Portuguese Potato Bread is an amazing, slightly sweet, awesome bread.
This Portuguese Potato Bread is very festive looking. I love serving this bread for the Christmas and Easter holidays. Potato bread tastes wonderful with your turkey sandwiches, and in the rare event any is left over, it makes a great French toast.
Check out Linda’s Bread Making Hints: Secrets to using the bread machine, About yeast in bread making, Sourdough Starter, and Quick Breads.
More great Bread Recipes, Sourdough Bread Recipes, and Quick Bread Recipes for all your bread making.
- 1/2 cup potatoes, uncooked, peeled and diced (approximately 1/2 medium potato)
- 1 cup boiling water
- 2 eggs
- 3 tablespoons butter, room temperature
- 1 teaspoon lemon zest (peel), grated
- 3/4 cup granulated sugar
- 1 teaspoon salt
- 4 1/3 cups bread flour
- 3 teaspoons instant active dry yeast
- 3/4 to 1 cup raisins
- 1 egg, beaten (for glaze)
In a small saucepan over low heat, cook diced potato in the boiling water approximately 10 to 15 minutes or until tender when pierced with a fork. Remove from heat and drain, reserving potato liquid. Add enough water to the potato liquid, if necessary, to equal 3/4 cup of liquid; set aside Mash the potato with fork.
Place mashed potato, 3/4 cup potato liquid, eggs, butter, lemon peel, sugar, salt, bread flour and yeast in bread pan of your bread machine. Select dough setting and press start. Do not be afraid to open the lid and check the dough. It should form a nice elastic ball. Halfway through dough cycle, add raisins. If you think the dough is too moist, add additional flour (a tablespoon at a time). The same is true if the dough is looking dry and gnarly. Add warm water (a tablespoon at a time).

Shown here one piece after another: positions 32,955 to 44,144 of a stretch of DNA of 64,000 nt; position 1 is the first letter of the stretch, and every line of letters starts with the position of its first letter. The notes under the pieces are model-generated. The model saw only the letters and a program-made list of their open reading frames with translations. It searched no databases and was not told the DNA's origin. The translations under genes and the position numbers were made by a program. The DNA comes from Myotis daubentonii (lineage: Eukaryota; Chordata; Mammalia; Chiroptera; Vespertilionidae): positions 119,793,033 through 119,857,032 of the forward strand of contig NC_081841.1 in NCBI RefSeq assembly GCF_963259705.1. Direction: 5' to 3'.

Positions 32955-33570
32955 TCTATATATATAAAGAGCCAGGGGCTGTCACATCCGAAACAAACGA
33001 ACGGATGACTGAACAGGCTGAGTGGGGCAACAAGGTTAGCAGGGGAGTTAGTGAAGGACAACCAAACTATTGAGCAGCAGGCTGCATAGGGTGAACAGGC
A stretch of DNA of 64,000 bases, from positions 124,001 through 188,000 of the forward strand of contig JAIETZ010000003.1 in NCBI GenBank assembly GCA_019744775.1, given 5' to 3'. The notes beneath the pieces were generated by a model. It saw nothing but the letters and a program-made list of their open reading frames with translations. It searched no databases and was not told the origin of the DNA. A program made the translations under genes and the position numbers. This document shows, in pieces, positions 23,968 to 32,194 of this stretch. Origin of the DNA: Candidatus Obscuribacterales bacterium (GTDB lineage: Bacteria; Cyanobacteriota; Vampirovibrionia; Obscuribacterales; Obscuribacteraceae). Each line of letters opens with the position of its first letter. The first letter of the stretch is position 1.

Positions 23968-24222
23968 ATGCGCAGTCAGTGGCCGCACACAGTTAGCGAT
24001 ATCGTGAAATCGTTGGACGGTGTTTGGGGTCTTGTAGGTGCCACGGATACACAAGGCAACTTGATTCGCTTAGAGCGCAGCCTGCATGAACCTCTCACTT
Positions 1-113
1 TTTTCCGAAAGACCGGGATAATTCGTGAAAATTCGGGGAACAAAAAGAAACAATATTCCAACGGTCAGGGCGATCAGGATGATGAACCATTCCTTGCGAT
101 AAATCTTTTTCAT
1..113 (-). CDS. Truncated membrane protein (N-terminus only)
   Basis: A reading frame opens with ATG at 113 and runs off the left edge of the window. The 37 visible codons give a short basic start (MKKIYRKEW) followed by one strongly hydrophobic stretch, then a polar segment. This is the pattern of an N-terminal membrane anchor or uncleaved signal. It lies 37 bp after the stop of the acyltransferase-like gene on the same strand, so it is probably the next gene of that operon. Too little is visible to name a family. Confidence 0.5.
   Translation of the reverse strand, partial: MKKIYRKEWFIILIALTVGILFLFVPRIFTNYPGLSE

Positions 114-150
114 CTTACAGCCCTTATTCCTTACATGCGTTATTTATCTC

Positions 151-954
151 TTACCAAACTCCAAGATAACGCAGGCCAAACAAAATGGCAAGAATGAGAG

When dough cycle has finished, remove dough from pan and turn out onto a lightly oiled surface. (I use a nonstick cooking spray). Add the raisins and knead into the dough. Form dough into an oval, cover with a plastic wrap and let rest for 10 minutes.
Shape dough either into a large baguette loaf or two small round and place on large baking sheet dusted with cornmeal (I use the silpads instead of cornmeal). Cover with plastic wrap and place in a warm spot to rise, approximately 20 minutes.
Oven Rising: Sometimes I use my oven for the rising. Turn the oven on for a minute or so, then turn it off again. This will warm the oven and make it a great environment for rising bread. If you can't comfortably press your hand against the inside of the oven door, the oven is too hot. Let it stand open to cool a bit.
Cool or Refrigerator Rise: If I don't have the time to wait for the rise to finish or I know that I will be interrupted before the completed rise, I do a cool rise. A cool rise is when the dough is place in the refrigerator and left to rise slowly over night approximately 8 to 12 hours. I usually do this after the first rise and the dough has been shaped into a loaf.
Preheat oven to 350 F.
After rising, slash the bread with a bread razor or a very sharp knife making three 1/2-inch deep diagonal slashes on loaf shape or a cross on rounds. Brush top of loaves with beaten egg and bake for 30 to 35 minutes. After 15 minutes, cover loaves with aluminum foil to prevent over browning. A good check is to use an instant digital thermometer to test your bread. The internal temperature should be between 200 and 210 degrees.
Remove from oven and place the bread on a wire rack to cool. Let baked loaf cool for 30 minutes before cutting (this is because the bread is still cooking while it is cooling).
TIPS: Dried cranberries and apricots can be either substituted for the raisins for added along with the raisins for a colorful and tasty bread.
Makes 1 large baguette loaf or 2 small round loaves.